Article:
Fox News Host Rips Donald Trump Over Claims Google is 'Rigged': 'What He Doesn't Like Is the News'

Fox News host Shepard Smith mocked President Donald Trump's attack on Google and other tech companies Tuesday, stating that "what he doesn't like is the news."

Smith was speaking after Trump directed several criticisms at search-engine giant Google throughout the day, starting with multiple tweets claiming that search results were "rigged" to almost only show news that was "bad."

Following an afternoon Oval Office meeting with representatives of world soccer governing body FIFA, Trump continued his barbs, this time throwing Facebook and Twitter into the mix.

"I think Google is really taking advantage of a lot of people," Trump said. "And I think that is a very serious thing and it is a very serious charge. I think what Google and what others are doing, if you look at what is going on with Twitter and if you look at what's going on in Facebook, they better be careful because you can't do that to people. You cant do it."

He continued: "We have tremendous, we have literally thousands and thousands of complaints coming in. And you just can't do that. And so I think that Google and Twitter and Facebook, they are really treading on very, very troubled territory and they have to be careful. It is not fair to large portions of the population."

Donald Trump, Google, Fox News
President Donald Trump makes brief remarks during a meeting with FIFA President Gianni Infantino and U.S. Soccer President Carlos Cordeiro in the Oval Office at the White House August 28, 2018 in Washington, D.C. Following the meeting, Trump continued to criticize Google. Chip Somodevilla/Getty Images

After cutting away from Trump back to the host in the Fox News studio, Smith brushed off Trump's claims.

"Mexico will pay for the wall, as we all know, and today's new thing, not a thing but a thing, Google is taking advantage of a lot of people," he said, quoting Trump. "Google, Facebook and Twitter you can't do that to people, they're treading on troubled territory, which means nothing."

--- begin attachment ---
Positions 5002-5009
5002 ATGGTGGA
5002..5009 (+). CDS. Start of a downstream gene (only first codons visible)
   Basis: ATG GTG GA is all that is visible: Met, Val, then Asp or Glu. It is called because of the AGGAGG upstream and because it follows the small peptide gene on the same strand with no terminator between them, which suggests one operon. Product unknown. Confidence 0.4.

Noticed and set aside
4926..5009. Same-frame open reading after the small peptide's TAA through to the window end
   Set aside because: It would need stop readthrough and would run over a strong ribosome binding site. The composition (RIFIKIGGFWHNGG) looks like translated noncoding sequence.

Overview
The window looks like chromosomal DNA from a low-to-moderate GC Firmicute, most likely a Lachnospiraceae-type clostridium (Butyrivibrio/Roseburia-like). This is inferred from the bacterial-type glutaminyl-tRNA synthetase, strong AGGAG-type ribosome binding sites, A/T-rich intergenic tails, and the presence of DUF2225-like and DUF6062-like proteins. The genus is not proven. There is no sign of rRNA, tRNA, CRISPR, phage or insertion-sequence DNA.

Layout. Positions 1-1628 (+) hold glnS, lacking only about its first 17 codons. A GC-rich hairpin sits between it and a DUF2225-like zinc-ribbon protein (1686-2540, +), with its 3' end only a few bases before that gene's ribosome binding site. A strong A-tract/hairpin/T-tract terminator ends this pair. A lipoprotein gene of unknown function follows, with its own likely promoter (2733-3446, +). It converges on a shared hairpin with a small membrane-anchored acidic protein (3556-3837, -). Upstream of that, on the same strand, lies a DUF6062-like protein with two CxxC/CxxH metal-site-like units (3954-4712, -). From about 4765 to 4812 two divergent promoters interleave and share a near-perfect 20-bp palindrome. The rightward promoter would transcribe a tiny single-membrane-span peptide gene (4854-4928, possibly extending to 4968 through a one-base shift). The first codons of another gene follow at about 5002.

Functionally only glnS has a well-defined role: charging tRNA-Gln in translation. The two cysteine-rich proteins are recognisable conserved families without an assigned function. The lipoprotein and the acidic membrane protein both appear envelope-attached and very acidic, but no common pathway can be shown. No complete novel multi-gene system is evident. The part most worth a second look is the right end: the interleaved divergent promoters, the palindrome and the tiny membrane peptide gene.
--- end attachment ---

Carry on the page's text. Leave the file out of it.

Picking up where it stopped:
After an exchange with Fox News' chief White House correspondent John Roberts, Smith continued to criticize Trump's remarks.

"What he doesn't like is the news, " he said "It's not the people who are delivering it or the platforms on which they receive it, it seems to be the news itself, because around there the news is not good except the fake news. The fake news seems to be pretty good for him, the real news seems to be unpleasant."

After attempting to recap Trump's comments but losing the page, an exasperated Smith concluded: "Didn't make sense then, wouldn't make sense now."

Trump's claims about Google follow his assertions in recent weeks that social media companies have been silencing conservatives.

Google strongly refuted Trump's assertions Tuesday.

"When users type queries into the Google Search bar, our goal is to make sure they receive the most relevant answers in a matter of seconds," the company said in a statement. "Search is not used to set a political agenda and we don't bias our results toward any political ideology. Every year, we issue hundreds of improvements to our algorithms to ensure they surface high-quality content in response to users' queries. We continually work to improve Google Search and we never rank search results to manipulate political sentiment."